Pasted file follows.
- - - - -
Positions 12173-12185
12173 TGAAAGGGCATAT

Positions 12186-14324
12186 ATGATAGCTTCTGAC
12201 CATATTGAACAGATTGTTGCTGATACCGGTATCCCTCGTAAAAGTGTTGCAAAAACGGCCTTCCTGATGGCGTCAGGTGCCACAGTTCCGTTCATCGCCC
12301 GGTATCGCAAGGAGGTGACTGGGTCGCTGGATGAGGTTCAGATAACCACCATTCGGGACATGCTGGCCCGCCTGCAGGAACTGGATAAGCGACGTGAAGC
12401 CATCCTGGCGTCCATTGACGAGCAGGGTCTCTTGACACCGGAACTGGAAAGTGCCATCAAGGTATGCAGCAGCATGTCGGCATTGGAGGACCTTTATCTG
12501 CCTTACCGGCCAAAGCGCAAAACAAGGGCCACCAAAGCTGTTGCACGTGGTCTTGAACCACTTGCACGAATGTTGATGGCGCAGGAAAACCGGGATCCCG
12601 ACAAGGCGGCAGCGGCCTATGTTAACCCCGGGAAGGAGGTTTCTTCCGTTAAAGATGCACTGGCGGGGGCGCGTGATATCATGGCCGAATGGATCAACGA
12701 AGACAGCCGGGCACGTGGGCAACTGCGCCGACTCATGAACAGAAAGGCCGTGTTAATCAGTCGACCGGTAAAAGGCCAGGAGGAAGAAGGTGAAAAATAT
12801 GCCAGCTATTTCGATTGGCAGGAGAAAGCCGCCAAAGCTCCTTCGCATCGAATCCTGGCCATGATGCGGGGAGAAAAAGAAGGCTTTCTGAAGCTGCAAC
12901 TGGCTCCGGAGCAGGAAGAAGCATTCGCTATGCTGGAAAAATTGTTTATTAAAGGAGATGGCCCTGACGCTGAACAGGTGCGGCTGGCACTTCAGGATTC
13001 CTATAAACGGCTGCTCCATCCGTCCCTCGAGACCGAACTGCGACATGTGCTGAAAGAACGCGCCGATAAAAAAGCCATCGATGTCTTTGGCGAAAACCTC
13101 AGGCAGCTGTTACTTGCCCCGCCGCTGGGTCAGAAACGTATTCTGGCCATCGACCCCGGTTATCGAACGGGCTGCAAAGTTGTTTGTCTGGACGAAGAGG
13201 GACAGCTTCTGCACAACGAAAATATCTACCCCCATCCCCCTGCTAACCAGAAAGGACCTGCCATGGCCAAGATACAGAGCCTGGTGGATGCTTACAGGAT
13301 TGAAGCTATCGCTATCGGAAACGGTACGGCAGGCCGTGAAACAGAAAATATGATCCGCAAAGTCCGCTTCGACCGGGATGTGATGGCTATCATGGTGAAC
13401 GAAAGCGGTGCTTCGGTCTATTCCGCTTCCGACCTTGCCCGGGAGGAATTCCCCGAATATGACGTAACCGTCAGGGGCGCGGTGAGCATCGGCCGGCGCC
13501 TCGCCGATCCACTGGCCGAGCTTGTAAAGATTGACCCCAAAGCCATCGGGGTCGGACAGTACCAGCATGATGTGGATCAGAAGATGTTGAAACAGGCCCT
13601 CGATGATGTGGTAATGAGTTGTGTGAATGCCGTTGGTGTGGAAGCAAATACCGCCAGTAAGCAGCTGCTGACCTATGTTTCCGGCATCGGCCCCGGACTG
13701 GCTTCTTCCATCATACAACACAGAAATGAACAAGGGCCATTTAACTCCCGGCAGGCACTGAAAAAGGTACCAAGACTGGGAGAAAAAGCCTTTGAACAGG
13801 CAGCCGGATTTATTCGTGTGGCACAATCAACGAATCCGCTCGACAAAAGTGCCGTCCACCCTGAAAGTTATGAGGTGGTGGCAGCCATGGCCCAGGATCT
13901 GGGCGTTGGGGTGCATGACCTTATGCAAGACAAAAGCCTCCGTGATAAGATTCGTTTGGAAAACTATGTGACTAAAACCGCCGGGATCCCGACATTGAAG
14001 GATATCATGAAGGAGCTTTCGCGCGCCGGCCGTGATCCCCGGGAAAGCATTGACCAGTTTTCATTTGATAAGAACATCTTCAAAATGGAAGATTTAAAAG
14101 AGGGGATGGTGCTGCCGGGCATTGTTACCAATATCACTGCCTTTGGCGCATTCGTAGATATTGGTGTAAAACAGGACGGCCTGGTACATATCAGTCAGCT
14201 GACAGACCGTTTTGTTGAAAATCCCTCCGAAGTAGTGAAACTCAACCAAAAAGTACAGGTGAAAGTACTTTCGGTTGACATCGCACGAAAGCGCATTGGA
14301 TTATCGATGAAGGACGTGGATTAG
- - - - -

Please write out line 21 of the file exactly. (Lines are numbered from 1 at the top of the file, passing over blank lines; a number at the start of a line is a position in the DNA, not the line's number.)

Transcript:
13801 CAGCCGGATTTATTCGTGTGGCACAATCAACGAATCCGCTCGACAAAAGTGCCGTCCACCCTGAAAGTTATGAGGTGGTGGCAGCCATGGCCCAGGATCT